Thursday, August 28, 2008

SQL Server Agent musing - T-SQL code in the job steps

It turns out that the SQL Server Agent does not take part in sysdepends. This allows the SQL Server to warn if an object is misspelled: i.e.

--create a procedure that calls an object that doesn't exist
--execute a procedure that doesn't exist
EXEC dbo.blah2
--clean up the procedure

Will return:

Cannot add rows to sys.sql_dependencies for the stored procedure because it depends on the missing table 'dbo.blah2'. The stored procedure will still be created; however, it cannot be successfully executed until the table exists.

Creating a SQL Server Agent job step and setting the command text to:

EXEC dbo.blah2

No warning. When the job runs, it will fail on that step withOne has to wait for the job history in order to see the error:

Could not find stored procedure 'dbo.blah2'

This reinforces a standard I've used of storing most T-SQL code that would otherwise be scheduled in a stored procedure within the target database.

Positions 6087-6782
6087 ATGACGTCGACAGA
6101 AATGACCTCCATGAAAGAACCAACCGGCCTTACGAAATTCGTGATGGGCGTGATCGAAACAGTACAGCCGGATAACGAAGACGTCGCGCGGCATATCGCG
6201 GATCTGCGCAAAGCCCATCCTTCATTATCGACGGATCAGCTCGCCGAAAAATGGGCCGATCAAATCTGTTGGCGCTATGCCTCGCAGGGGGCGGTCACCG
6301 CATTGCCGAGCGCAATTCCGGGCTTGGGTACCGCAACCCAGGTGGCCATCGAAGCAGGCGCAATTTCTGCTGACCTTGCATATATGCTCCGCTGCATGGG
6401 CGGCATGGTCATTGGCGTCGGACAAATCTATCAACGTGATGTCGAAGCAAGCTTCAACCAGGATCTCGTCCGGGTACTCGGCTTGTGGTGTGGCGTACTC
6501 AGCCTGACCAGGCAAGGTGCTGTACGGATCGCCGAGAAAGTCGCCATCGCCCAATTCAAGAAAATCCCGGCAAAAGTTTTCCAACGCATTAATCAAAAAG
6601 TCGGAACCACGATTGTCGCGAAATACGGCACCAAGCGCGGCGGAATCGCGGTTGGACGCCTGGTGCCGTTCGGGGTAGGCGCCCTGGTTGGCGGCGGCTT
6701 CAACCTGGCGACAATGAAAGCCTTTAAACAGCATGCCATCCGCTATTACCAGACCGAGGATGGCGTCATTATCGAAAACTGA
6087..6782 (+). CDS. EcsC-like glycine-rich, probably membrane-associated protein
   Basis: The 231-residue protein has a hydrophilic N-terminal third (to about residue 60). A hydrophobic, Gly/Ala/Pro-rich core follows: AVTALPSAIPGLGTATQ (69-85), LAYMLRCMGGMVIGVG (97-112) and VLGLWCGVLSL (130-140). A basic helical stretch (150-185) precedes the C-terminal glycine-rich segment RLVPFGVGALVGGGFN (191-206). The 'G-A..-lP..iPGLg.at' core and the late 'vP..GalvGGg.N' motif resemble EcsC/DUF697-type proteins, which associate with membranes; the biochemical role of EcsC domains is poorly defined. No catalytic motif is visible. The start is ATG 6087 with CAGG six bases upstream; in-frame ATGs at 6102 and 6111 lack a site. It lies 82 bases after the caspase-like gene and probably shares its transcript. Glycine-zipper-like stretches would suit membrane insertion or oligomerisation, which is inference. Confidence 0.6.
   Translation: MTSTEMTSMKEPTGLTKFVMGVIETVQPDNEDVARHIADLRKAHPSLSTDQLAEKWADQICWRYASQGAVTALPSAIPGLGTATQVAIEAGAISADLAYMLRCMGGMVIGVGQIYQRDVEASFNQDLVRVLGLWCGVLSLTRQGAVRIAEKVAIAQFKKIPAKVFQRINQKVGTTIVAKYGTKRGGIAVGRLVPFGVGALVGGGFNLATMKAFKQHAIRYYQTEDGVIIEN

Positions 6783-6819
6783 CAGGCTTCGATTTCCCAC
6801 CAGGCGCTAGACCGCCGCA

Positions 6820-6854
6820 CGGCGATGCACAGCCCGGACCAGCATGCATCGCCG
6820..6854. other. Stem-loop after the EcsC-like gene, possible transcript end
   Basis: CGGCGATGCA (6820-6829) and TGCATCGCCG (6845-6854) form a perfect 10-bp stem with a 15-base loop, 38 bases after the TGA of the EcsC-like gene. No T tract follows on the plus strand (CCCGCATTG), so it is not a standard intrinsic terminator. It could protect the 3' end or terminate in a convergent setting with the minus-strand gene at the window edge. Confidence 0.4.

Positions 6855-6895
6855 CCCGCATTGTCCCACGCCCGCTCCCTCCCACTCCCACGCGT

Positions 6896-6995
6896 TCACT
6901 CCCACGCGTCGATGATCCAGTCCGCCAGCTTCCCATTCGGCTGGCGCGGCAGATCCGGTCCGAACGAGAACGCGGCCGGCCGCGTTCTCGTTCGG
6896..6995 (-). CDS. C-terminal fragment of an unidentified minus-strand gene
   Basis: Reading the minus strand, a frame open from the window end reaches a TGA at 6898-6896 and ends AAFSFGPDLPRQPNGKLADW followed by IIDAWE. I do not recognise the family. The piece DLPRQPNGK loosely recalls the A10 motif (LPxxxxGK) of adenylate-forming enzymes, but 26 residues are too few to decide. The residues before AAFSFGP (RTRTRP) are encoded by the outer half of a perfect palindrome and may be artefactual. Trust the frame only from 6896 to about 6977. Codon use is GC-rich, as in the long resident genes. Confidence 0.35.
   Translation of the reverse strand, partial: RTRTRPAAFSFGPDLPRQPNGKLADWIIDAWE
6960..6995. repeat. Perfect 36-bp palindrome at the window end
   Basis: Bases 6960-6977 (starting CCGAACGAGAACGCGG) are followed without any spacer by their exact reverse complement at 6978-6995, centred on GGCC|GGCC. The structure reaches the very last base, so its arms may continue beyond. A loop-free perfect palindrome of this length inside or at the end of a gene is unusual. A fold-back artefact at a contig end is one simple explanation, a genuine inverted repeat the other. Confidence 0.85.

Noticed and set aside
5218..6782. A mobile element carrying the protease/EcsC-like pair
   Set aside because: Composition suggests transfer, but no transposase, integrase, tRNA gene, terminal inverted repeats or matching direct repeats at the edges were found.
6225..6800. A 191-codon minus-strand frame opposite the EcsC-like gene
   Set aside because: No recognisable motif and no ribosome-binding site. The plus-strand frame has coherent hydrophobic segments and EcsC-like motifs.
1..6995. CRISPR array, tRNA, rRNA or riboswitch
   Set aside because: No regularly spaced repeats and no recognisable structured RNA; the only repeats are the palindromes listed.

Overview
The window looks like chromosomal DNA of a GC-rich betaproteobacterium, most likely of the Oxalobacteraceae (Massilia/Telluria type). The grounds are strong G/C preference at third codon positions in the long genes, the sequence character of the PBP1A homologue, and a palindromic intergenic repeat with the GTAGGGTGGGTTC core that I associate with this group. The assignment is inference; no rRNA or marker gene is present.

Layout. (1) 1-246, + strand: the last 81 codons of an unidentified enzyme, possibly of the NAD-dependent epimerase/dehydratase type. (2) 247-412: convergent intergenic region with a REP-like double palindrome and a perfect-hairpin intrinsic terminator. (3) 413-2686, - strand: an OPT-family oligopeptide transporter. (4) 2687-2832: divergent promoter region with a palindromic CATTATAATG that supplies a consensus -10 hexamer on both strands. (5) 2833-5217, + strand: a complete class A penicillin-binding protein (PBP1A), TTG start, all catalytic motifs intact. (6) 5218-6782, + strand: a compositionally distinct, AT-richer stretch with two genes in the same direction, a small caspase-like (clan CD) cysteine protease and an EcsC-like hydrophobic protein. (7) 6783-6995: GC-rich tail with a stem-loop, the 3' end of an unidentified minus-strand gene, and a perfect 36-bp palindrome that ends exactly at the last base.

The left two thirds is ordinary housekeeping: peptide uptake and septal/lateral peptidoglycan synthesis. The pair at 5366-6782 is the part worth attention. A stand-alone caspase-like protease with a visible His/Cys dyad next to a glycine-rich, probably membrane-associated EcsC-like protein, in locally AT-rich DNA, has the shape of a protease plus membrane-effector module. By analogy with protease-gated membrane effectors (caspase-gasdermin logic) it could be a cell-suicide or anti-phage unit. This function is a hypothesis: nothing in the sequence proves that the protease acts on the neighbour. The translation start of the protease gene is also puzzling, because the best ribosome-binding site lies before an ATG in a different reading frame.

In a recent project I'm working, a large amount of the data caching and aggregation code was stored in the SQL Server Agent job steps. I've established a development standard of storing most code inside the target database, and limited Agent job steps to:

  • SQL Server Integration Services Package

  • Stored procedure – ideally within the target database

  • Limited small T-SQL commands such as truncating tables, creating cached copies (as soon as the commands are more than a few lines, or are very domain-specific, they will be moved to a stored procedure)

  • Maintenance tasks (such as DBCC DBREINDEX(@TableName,' ',90)

No comments: